27. 27. Four styles of maturity of the IT function Technology can enable the business Dynamic IT to achieve new objectives, for example a move to another sector NEWIncreasing maturity Functionality can be easily added, Cost Efficient IT reduced and measured enabling businesses greater flexibility and freedom Multiple point solutions implemented Chaotic IT to address individual business requirements; tech silos difficult to integrate and manage TRAD 80% of resources spent „keeping Legacy IT the lights on‟, IT viewed as a „necessary evil‟ and impacted by annual budget cuts
  28. 28. Modeling the IT organization Cost Efficient Dynamic IT Strong IT The CIO is a empowerment business value The CIO is a commodity provider enabler Mandate Chaotic IT Legacy IT Weak The CIO is a failing The CIO is a failing empowerment commodity provider business partner IT as a cost centre IT as a business enabler Objective
  29. 29. New technologies enable progression  By applying new technologies there is a Strong natural pull from theempower- legacy to chaotic and to Cost Efficient ment Dynamic IT cost-efficient and even IT the dynamic state  New technologies enable interim steps toMandate be bypassed and for the first time desired state is attainable Weak  As corporate IT is seenempower- Chaotic IT Legacy IT to be providing cost- ment effective joined up solutions it will be granted greater empowerment IT as a cost centre IT as a business enabler  Not all sectors aspire to Objective reach the dynamic state
  30. 30. Plotting our respondents Key AM Automotive Strong FS Financial empower- Cost Efficient Services ment Dynamic IT G Government IT L Legal AM U T MD Media MF ManufacturingMandate R Retail MF T Telecom MD U Utility Weak Chaotic IT Legacy IT empower- ment L R FS G Note with the small IT as a cost centre IT as a business enabler sample size, these may not be indicative Objective of wider sector trends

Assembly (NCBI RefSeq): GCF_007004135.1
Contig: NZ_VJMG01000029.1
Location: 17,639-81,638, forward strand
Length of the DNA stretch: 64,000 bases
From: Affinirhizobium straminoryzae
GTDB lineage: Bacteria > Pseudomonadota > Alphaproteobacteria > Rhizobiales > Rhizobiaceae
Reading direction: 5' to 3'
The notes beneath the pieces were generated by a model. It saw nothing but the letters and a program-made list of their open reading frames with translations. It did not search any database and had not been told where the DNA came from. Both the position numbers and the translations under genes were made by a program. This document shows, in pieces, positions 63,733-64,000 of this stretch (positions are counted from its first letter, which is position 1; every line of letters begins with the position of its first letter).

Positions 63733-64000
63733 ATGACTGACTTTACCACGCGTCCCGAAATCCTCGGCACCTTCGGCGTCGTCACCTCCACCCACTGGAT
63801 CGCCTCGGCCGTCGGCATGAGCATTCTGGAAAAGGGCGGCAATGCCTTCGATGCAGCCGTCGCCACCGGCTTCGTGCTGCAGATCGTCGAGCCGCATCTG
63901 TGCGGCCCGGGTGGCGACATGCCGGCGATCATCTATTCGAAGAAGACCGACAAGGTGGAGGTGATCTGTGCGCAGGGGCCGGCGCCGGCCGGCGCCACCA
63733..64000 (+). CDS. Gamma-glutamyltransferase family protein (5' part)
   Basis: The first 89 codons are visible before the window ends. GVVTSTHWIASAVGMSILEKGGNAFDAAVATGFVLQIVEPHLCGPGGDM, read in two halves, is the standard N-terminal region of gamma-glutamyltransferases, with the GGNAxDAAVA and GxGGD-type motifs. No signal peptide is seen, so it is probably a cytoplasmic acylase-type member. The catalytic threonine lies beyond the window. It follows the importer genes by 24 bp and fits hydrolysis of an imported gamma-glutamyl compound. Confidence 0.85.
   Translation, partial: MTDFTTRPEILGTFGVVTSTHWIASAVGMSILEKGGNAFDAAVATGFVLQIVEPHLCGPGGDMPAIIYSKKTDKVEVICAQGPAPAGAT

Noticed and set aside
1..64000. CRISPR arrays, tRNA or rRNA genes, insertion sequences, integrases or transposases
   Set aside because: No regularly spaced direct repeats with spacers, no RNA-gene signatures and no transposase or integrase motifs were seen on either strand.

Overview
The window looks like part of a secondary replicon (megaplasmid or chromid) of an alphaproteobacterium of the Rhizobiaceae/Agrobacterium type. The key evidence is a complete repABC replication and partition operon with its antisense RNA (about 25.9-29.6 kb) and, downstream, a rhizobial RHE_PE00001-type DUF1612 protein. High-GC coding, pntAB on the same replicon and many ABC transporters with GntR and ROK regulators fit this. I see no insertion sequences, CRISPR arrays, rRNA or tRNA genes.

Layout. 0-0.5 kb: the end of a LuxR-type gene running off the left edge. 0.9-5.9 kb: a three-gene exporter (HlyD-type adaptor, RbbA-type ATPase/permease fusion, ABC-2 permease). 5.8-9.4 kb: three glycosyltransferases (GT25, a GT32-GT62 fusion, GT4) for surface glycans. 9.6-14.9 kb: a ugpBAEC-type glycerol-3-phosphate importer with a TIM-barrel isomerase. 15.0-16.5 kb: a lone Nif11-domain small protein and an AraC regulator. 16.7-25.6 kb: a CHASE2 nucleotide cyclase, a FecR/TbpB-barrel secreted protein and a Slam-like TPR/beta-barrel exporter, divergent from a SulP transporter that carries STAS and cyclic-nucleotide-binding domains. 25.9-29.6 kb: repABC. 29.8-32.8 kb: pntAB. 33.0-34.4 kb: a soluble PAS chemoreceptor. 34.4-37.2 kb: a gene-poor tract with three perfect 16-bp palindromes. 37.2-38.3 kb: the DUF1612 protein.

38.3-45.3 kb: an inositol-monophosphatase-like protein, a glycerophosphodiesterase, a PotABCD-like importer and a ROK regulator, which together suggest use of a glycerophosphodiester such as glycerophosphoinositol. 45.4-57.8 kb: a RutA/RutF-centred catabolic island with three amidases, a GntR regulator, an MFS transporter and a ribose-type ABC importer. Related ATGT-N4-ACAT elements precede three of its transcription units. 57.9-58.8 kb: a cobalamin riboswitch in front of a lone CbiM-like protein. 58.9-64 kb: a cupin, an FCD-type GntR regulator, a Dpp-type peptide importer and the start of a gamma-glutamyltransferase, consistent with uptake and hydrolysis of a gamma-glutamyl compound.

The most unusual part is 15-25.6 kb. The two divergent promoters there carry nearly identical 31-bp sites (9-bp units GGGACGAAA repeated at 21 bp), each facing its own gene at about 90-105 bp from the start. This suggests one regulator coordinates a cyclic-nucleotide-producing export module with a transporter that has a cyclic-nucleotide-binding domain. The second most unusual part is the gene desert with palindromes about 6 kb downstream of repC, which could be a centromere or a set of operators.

31. 31. Individual comments on the CIO role (1)Sector RegionManufacturing (1) Expect to remain a cost centric centralised function providing services to the business, no change anticipated in futureMedia Inevitable shift in power from central IT to business units over a 2-3 year period with technology at the backbone of the businessUtility (1) Acknowledge that „old style‟ IT is gone forever, and view the CIO role as an „orchestrator‟ rather than service providerFinancial IT function perceived as defenders rather than leaders;Services perception that as confidence returns to the sector a business person will take on the role of CIO in orchestrating and managing resourcesLegal Recognise the role of CIO as managing multiple vendors while, in parallel delivering business change; express apprehension over skill availability within their preferred timescaleUtility (2) All matters relating to operation of technology will be outsourced as policy, the new role of the CIO will be as a business partner with responsibility for business process and investment planning